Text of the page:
And even around that city-- and by the way, the circumference of the city of Babylon, according to ancient historians, was 60 miles-- 60 miles of wall-- around the greater metropolis of Babylon. And to top it off, just outside the walls was a moat, so it was heavily protected through the center of the city of Babylon with the Euphrates River, right down through the middle, right under the wall through the city, kind of working its way through, taking a turn, and going out again under the city wall. If you were to go through the ancient Ishtar Gate on a normal day in Babylon, you would be on a street that would be 65 feet wide of paved, pure limestone flanked by two red-tiled sidewalks like a gorgeous modern city.

I mentioned the river Euphrates ran through the center of town. And the retaining walls on the banks of the river were out of a fired shiny blue brick and placed within the brick, yellow mosaic of lions, a symbol of Babylon, and dragons. So this is a few thousand years ago, and you're dealing with a very sophisticated and opulent, magnificent and very well-protected city.

The founder of Babylon was a guy by the name of Nabopolassar. He was the dad of Nebuchadnezzar. We're familiar with Nebuchadnezzar. He is mentioned in this book. Nabopolassar, Neb's dad, named him Nebuchadnezzar because, in their language, that name means oh, Nabu-- which is one of the chief gods of Babylon-- oh, Nabu, protect my son.

What's interesting about the god Nabu-- and they worshipped several deities in Babylon-- is Nabu was the god of wisdom and prophecy. I think that's noteworthy because in this book, Nebuchadnezzar-- oh, Nabu, protect my son, the prophecy god protecting his son, he didn't have anybody in his palace who could tell him what dreams or prophecies meant, except one guy, and that was a guy by the name of Daniel because Daniel showed that not Nabu but Yahweh is the God of wisdom and prophecy. So it is sort of like a showdown of the gods when you get through this book.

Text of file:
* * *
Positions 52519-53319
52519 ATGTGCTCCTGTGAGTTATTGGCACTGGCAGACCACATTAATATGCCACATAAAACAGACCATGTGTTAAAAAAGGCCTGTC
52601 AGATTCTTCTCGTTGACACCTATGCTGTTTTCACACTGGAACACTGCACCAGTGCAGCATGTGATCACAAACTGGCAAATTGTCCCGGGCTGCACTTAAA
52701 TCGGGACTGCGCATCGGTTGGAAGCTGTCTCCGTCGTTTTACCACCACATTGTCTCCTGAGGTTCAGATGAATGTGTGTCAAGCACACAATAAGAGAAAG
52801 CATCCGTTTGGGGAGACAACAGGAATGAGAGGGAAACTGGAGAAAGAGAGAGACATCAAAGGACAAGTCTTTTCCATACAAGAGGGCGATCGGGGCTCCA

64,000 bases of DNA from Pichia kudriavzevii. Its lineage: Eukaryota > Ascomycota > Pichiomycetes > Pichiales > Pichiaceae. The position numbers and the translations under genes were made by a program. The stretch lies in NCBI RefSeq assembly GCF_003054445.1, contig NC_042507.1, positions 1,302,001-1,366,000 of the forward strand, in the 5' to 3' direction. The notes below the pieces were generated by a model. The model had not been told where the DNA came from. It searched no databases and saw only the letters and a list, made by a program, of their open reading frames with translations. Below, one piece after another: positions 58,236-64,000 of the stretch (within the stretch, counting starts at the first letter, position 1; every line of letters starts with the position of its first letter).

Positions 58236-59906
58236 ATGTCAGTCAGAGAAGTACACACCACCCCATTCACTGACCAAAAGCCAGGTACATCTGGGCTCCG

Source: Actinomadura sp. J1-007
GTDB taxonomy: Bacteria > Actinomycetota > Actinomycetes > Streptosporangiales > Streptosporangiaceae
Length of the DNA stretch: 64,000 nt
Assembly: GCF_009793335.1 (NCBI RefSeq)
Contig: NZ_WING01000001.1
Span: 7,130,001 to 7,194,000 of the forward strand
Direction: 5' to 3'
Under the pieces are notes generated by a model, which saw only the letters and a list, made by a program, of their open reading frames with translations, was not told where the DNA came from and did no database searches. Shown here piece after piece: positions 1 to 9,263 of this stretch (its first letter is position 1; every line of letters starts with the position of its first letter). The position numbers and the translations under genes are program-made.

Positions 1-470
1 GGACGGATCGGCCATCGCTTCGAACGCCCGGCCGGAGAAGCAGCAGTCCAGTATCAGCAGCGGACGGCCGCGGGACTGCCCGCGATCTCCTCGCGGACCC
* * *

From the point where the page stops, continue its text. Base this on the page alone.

Thing about Nebuchadnezzar is that he had a hot temper and a short fuse-- not a good combination. He was the guy who took King Zedekiah of Judah, killed his young sons in front of his eyes, so he would have that as the last living memory of his eyesight.

After killing them in plain sight of his dad, then he put Zedekiah's eyes out, blinded him, so he would always remember that to his dying day. That's his temper. Add to that chapter 3 of the book of Daniel where anybody who doesn't bow down and worship an image essentially of him gets thrown into a fiery furnace. This guy has issues with anger.

Let me take you back to one of those three dates. Remember last week and the week before, I mentioned those dates to you of Judas' capture and assault. I gave you 605 BC, 597 BC, and 586 BC. You remember those dates?

Sorry to do this again, but it's by now, you're becoming like historic Bible experts. That first date, 605 BC, let me tell you why that's monumental and why that's the first date-- the reason that became the first date for the captivity of which Daniel was taken captive in that first assault. Here's why.

There was a showdown at the OK Corral, not literally the OK Corral, but sort of the equivalent in ancient times. But the OK Corral back then was the city of Carchemish, which was on the modern-day Turkish-Syrian border. Carchemish was a town where three armies converged, the Egyptian Army, along with the Assyrian army, that formed one huge army against the Babylonians. That's where they had a battles for who would win the battle and be controller of the Earth.

And in that battle of Carchemish, in 605 BC, Nebuchadnezzar won. Because he won, he conquered Assyria and Babylon and essentially everything else because those were the two superpowers. So the rest of the world was easy pickings.

And so he marched. And in his march to let everybody know he is in charge, one of those stops was Jerusalem. And he announced he'd won the battle.

His troops were there. Nobody dare argue with him. He did damage to the city, though did not destroy it, and took the first round of captives. And one of those was the young Daniel.

So the book of Daniel is very easy to outline. You can cut it in half. There are 12 chapters. You can take the first six and the second six, and there's your outline. The first six are organized as historic literature.

The next six are prophetic literature. So in the first six chapters, it's all personal. And in the second six, it's all prophecy.